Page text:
#ByeAnita: State's Attorney Ouster is Victory for Chicago Grassroots

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#ByeAnita: State's Attorney Ouster is Victory for Chicago Grassroots

'We did this for Rekia. We did this for Laquan.'

Over the course of several months, thousands took to the streets and social media to bid Anita Alvarez farewell. (Photo: @BaburRealer/Twitter)

Black organizers and grassroots campaigners in Chicago scored a major victory on Tuesday night, when Cook County voters ousted two-term state's attorney Anita Alvarez and elected former prosecutor Kim Foxx as her replacement.

Alvarez, along with Chicago Police Superintendent Garry McCarthy and Mayor Rahm Emanuel, was among the top city officials accused of covering up the police killing of 17-year-old Laquan McDonald. She also faced deep criticism for failing to properly investigate police officers charged with misconduct, contributing to mass incarceration, and presiding over a broken, racist criminal justice system.

After McCarthy was fired in December, community organizers set their sights on ejecting Emanuel and Alvarez, with the Black Youth Project 100 (BYP100) saying at the time, "They have demonstrated a deep ineptitude to exercise compassion and good judgment as leaders and should not be trusted to make decisions that impact our lives."

What followed was a sustained grassroots campaign, marked by protests, direct actions, voter outreach, and the #ByeAnita hashtag on Twitter.

In a statement Tuesday, Assata's Daughters, an inter-generational collective of radical Black women in Chicago that helped lead the #ByeAnita campaign, credited Chicago Black youth with Alvarez's departure. "Just a month ago, Anita Alvarez was winning in the polls," the group said. "Communities who refuse to be killed and jailed and abused without any chance at justice refused to let that happen."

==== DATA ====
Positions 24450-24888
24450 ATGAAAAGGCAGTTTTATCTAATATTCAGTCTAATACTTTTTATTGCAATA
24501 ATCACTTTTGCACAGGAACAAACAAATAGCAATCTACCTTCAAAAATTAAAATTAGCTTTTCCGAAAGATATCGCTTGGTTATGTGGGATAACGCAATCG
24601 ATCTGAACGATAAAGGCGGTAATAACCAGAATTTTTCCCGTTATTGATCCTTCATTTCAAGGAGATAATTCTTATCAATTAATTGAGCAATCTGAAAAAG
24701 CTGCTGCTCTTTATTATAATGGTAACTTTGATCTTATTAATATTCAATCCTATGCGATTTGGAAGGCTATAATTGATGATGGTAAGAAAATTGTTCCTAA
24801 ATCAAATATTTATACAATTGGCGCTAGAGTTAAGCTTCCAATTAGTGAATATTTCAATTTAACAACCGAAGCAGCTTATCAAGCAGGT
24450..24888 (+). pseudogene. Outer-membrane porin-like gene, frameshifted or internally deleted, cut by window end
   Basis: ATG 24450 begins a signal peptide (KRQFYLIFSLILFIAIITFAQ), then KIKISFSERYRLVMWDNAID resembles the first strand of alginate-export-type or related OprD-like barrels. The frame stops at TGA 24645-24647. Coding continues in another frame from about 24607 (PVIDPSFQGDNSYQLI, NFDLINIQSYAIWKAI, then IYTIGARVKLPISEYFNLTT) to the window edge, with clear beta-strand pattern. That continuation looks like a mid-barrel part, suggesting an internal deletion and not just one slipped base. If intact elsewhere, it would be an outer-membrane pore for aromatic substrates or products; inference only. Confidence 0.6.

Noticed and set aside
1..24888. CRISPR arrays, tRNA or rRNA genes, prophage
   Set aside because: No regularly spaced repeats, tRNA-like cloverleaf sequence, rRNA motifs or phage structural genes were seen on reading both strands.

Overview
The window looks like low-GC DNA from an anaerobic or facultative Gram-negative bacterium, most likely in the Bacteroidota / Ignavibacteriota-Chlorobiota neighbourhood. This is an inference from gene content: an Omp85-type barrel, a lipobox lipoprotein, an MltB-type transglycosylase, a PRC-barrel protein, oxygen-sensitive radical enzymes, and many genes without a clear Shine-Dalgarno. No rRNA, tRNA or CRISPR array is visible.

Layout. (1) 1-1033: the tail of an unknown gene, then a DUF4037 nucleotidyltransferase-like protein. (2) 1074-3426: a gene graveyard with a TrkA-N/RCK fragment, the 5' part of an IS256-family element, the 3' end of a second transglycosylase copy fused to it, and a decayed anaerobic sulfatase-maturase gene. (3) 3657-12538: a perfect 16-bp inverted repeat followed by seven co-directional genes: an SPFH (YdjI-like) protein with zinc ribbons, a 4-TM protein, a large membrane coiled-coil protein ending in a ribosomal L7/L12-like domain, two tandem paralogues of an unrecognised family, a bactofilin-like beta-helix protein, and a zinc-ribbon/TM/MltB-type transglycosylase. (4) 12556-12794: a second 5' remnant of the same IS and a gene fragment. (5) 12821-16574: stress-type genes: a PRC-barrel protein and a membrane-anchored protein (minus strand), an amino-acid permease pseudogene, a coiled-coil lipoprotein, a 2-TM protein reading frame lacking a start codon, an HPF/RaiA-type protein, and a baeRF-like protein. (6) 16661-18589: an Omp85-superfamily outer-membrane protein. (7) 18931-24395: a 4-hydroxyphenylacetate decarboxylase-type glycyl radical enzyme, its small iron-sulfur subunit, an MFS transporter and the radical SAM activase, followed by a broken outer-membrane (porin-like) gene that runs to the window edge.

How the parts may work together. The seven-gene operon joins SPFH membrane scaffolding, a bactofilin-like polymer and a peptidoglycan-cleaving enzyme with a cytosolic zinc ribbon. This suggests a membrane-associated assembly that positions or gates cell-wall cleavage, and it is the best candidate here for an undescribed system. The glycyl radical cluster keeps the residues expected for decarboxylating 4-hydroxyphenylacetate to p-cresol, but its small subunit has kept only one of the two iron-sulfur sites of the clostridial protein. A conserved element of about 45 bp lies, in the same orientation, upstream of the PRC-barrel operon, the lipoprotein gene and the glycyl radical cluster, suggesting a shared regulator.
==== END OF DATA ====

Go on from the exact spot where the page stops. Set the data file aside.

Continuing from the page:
"We did this for Rekia," Assata's Daughters said, referring to Rekia Boyd, a Black woman who was fatally shot by Dante Servin, an off-duty Chicago police detective, in 2012. Activists say Alvarez failed to appropriately charge Servin, who was cleared of charges in 2015.

And, the group continued, "We did this for Laquan."

The collective vowed to hold Foxx—who was highly critical throughout her campaign of how Alvarez handled the McDonald case—accountable. "We won't stop until we're free," they wrote, "and Kim Foxx should know that as well."

Rashad Robinson, executive director of the online civil rights organization Color of Change, cheered the win, declaring in a statement that Alvarez's ouster would end "nearly a decade of corruption and over-prosecution in our communities."

"As Chicago's lead prosecutor," he said, "Alvarez covered up police shootings; she over-charged thousands of youth, some as young as 10 years old; and she failed to prosecute corrupt cops for their misconduct."

Of Foxx, Robinson continued: "As an attorney with a proven track record of advocating for criminal justice reform, we hope her landslide victory will encourage more progressive, reform-minded candidates to run for prosecutor position with the knowledge that local communities and a national movement will stand with them."

Indeed, the National People's Action Campaign, which also supported the #ByeAnita effort, said the election outcome reflected how "independent political organizations are translating outrage and mass protest into action at the ballot box."

Now, the focus is back on Chicago's top dog: Emanuel, who has faced consistent calls to resign.

As Black Lives Matter Chicago wrote on Twitter late Tuesday night, "2 down, 1 to go."

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